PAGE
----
• Initially, I had lots of fear about returning to work.

I would never use the same liquor store twice in the same week to avoid potential criticism by the sales clerk of the quantity I was consuming. Again, professionally I excelled, but socially, I was completely isolated. I left my two friends behind and made no new ones.

Category: Personal Stories

I’ll break down my experience for anyone who wants to know what to expect, like I did in those early days. Though, of course, everyone’s experience is different. It was Groundhog day over and over and over and over again. I have a memory of sitting on my old apartment’s bathroom floor, head in my hands saying to myself, “What is wrong with me? ” It was a type of hell I wouldn’t wish on my worst enemy. I would wake up hungover daily, telling myself I wouldn’t drink that night. Then 5pm would roll around and I’d think, “What’s just one glass?

sobriety stories

That celebration threw her once again into the depths of alcoholism. She’s just someone who uses alcohol to muster up courage, and well, survive life. This is just how it has always been since her introduction to Southern Comfort when she was just fourteen.

The Michael Palmer, MD Medical Student Health Lecture Series

Mary Karr is known for her wit and charming style, and in these pages, she discusses pretty much all her life struggles, not only those with alcohol. This memoir is poetic and a treat for lovers of beautiful writing. With incredible wit and skill, Sacha Scobie manages to tell you both what alcohol used to mean for her and how her sober life is going now. She relied on alcohol, so now that this is no longer an option she has to re-evaluate everything in her life, which leads to some great and very witty observations on her newfound life. In this dark but incredibly comedic memoir, Smith tells all about her story and the road she finally took towards recovery from her perpetual numbing.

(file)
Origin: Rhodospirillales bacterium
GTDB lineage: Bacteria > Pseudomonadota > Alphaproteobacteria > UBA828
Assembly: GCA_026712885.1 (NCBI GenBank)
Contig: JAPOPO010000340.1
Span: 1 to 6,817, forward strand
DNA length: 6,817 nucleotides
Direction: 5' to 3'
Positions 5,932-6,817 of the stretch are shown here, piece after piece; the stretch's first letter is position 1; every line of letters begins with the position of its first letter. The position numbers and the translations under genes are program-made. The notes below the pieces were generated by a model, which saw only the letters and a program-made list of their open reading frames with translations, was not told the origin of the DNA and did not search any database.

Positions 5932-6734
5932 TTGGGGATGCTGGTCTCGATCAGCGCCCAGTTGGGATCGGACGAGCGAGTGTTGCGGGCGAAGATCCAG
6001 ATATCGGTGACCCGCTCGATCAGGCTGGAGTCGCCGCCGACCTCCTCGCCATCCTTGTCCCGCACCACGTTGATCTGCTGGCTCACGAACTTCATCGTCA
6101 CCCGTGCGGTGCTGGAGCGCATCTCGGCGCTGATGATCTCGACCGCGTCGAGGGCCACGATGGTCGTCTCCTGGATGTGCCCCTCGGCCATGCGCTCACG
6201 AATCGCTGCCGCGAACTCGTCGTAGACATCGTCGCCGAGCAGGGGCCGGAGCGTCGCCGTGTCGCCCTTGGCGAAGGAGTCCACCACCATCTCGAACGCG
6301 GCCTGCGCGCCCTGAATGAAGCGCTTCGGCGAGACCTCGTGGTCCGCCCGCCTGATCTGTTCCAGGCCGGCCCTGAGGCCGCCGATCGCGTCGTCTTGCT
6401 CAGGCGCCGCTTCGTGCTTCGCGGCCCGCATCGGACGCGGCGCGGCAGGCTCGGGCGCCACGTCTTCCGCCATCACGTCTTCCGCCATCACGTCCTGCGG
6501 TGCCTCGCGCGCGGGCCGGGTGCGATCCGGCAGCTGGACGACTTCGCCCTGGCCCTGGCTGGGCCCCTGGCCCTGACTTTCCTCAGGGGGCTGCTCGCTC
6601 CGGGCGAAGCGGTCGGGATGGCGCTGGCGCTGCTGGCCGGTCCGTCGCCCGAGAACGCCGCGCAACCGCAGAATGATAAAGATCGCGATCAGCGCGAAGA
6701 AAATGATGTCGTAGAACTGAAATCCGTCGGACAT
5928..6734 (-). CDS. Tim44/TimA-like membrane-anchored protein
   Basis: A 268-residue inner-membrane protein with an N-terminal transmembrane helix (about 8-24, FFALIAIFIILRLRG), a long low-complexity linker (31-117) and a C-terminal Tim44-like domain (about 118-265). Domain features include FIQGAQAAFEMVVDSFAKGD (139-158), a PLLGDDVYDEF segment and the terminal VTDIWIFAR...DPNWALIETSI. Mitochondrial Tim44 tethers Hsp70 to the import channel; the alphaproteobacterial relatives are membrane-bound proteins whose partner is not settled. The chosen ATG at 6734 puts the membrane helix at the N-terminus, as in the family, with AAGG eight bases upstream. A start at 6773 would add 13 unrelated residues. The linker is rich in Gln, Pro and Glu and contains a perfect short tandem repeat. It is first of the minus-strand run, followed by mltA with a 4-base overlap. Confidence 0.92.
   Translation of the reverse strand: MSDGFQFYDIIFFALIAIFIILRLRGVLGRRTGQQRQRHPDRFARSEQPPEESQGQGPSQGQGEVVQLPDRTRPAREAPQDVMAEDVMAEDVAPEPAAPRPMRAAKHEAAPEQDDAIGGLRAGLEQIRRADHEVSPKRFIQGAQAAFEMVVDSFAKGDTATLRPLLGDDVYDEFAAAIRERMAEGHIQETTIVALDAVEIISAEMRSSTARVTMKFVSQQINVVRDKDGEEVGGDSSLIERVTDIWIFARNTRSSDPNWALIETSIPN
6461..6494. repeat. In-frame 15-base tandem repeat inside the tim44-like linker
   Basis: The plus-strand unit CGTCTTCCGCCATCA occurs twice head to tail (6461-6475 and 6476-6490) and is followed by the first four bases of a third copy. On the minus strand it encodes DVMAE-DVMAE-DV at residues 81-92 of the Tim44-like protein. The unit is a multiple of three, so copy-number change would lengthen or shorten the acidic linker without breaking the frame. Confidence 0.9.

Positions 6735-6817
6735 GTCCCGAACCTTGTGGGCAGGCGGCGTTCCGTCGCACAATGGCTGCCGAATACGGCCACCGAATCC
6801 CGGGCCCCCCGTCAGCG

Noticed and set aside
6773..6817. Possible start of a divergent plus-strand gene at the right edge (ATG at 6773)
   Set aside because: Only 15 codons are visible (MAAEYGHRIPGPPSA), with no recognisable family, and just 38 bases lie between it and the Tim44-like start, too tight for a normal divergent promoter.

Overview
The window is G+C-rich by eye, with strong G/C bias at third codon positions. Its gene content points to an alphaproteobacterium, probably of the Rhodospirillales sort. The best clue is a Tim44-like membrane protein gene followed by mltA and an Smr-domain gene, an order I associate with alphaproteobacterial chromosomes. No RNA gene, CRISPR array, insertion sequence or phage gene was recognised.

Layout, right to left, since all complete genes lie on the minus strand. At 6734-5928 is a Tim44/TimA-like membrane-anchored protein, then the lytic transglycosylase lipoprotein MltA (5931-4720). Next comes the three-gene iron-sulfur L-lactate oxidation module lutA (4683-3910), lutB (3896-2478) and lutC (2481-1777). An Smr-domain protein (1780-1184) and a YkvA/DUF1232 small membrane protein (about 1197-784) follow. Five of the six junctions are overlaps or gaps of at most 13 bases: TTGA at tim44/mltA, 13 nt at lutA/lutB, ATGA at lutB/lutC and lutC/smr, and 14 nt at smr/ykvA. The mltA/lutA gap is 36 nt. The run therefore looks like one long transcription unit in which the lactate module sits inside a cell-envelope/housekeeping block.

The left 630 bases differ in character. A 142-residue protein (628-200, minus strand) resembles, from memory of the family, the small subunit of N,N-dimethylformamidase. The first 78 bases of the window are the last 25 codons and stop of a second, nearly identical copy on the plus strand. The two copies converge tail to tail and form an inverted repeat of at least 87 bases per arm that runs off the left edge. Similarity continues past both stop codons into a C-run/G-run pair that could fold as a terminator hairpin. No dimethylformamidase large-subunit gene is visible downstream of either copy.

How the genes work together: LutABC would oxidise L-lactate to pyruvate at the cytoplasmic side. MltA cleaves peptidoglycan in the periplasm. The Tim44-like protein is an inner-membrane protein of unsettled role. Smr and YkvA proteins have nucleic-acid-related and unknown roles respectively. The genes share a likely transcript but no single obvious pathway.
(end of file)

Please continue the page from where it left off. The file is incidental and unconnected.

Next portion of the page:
• I surround myself with sober people who are doing it right.
  • My relationship with alcohol was entirely unmanageable.
  • I was blessed with an extremely good memory.
  • I am coming out to family members and really re-creating myself in the fullest extent possible.
  • And I think that’s what putting something out in the media does.

I was called into the counselor’s office and I lied to them about the drinking. I said that she was a liar, and they believed me. Using her relatable voice, which is equal parts honest and witty, Holly tackles the ways that alcohol companies target women. At the end of the day, this memoir is a groundbreaking look into our current drinking culture while providing a road map to https://ecosoberhouse.com/ cut alcohol out of our lives so that we can truly live our best lives. Iranian American novelist Porochista Khakpour’s elegant, vibrant memoir is primarily about being sick and trying to find answers. But it also details her journey with addiction to the pills prescribed to treat her insomnia and her struggles with mental health. Is it ever possible to be in full recovery?

Should I Tell Someone I’m in Recovery?

I feel like a human being again, and it’s been a long time since I felt that way. It’s because of the Herren Wellness community and the support I get.

sobriety stories